Parlor palm care - the foolproof 3 step guide to looking after this elegant houseplant

Parlor palm care is easy if you know how, and plant experts share their secrets for flourishing fronds

parlor palm in a pot by a grey wall
(Image credit: Alamy)

Parlor palm care is - you'll be pleased to hear - relatively simple. Yet as a houseplant,  its exotic looking leaves add a hint of central American jungle, a call of the wild in an urban home. 

Otherwise known as Chamaedorea, the parlor palm grows in clusters of leafy foliage with tall, slim stems. Originating from subtropical regions where it grows near the forest floor, the plant prefers low-light and is generally low maintenance, making it suitable for those who aren’t so green thumbed.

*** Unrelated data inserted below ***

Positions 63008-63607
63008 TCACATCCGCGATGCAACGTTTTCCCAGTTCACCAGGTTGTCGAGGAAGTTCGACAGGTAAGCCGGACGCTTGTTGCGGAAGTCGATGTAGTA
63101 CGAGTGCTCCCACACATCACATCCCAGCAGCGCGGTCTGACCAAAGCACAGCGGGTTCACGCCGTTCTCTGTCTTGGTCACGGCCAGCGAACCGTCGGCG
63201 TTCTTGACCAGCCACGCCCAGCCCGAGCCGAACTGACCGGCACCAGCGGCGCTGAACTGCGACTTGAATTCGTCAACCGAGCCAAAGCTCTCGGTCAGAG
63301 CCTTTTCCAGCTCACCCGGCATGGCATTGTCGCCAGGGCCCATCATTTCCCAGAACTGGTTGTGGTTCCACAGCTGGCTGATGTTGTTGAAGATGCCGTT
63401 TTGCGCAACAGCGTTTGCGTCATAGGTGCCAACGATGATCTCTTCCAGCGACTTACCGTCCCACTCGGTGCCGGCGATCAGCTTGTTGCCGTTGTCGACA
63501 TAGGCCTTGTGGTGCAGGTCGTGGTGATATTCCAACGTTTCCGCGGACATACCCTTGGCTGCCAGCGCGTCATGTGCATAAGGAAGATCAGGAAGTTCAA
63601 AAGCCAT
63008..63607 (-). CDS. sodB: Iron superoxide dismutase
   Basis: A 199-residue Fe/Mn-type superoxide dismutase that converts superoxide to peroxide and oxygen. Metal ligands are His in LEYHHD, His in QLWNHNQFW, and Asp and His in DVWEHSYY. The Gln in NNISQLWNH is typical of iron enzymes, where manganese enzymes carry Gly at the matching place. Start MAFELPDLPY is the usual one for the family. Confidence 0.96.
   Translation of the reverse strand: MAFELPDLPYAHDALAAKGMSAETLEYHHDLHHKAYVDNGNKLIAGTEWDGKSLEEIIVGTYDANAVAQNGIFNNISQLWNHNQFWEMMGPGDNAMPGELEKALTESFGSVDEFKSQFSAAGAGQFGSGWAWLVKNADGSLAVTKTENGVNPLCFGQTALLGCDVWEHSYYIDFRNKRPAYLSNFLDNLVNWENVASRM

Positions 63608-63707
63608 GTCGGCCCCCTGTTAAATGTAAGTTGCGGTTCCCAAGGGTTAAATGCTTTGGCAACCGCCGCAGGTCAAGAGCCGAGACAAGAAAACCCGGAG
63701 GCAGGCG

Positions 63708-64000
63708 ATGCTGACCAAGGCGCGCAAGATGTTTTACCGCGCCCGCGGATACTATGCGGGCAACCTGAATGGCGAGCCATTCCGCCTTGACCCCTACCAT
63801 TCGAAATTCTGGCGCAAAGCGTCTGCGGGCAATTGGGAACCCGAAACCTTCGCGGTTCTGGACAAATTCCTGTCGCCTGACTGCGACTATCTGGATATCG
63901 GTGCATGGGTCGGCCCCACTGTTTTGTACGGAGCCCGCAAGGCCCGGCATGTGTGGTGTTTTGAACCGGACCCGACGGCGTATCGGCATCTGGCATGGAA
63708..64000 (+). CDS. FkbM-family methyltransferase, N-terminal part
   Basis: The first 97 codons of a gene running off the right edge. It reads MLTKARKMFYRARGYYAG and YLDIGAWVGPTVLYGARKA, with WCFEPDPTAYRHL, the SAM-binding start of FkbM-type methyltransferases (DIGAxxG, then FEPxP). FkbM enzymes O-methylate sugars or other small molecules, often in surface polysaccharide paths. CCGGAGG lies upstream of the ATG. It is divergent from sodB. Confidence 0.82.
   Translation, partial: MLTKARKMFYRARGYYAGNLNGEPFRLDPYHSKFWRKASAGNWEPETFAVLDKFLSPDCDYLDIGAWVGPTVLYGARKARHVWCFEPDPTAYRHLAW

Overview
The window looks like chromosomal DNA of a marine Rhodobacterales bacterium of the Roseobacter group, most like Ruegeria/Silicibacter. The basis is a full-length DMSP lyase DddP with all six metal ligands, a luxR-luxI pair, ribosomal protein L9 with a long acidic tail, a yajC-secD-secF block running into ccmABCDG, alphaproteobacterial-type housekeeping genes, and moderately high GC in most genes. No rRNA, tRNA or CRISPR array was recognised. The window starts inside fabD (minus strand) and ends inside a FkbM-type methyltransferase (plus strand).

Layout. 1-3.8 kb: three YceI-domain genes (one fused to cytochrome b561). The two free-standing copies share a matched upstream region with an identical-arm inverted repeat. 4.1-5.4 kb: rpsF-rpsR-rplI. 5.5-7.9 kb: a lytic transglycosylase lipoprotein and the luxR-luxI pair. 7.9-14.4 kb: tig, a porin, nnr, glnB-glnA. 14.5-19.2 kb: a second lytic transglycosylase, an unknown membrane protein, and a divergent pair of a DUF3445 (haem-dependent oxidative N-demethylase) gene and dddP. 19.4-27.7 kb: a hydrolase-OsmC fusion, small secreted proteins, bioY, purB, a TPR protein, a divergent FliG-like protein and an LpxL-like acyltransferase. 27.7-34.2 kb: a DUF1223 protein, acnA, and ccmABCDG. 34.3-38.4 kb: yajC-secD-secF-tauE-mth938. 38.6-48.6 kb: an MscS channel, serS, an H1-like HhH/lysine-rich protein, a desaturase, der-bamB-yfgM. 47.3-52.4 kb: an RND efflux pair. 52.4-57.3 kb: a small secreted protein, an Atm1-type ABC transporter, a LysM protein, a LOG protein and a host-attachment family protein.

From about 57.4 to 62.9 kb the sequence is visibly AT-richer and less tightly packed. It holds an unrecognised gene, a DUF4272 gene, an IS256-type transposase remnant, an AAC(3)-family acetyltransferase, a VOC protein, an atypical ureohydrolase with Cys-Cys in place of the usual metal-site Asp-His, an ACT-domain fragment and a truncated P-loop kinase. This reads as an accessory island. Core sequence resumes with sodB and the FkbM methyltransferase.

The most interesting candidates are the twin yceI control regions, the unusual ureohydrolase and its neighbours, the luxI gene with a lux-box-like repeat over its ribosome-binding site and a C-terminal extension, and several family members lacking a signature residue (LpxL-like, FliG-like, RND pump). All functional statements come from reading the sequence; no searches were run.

Parlor palms make great houseplants as they grow slowly and thrive in less bright areas of the home that other plants can’t tolerate. ‘Not only do they look fantastic, but they’re also easy to look after, pet-friendly and superstars at cleaning nasty pollutants from our air indoors,’ says Viki O’Hagan, plant expert at The Stem. 

Plants are usually about a foot tall, but with the right conditions and occasional repotting, they can grow over six feet.

‘They come in an array of sizes, so it can make a great desk buddy or a show stopping centerpiece,’ says Jo Lambell, founder of Beards & Daisies and author of plant care guide, The Unkillables. ‘Often overshadowed by its cousins Kentia and Coconut, the Parlor Palm delivers just as much impact with its lush, fluffy fronds and tropical vibes.’

Jo also praises the palm’s hardy nature. ‘It’s a really easy-going plant, making it one of the best houseplants for beginners, and it brings a  burst of green to any room.’  

‘This exotic palm looks fancy, but they're actually really easy to take care of and will bring a simple elegance to the home,’ adds Richard Cheshire, plant doctor at Patch Plants. ‘They make a great all-rounder - they're almost unkillable, look fantastic and they're pet-friendly.’ 

Parlor palm care in 3 easy steps

parlor palm in a pot by a living room wall

(Image credit: Alamy)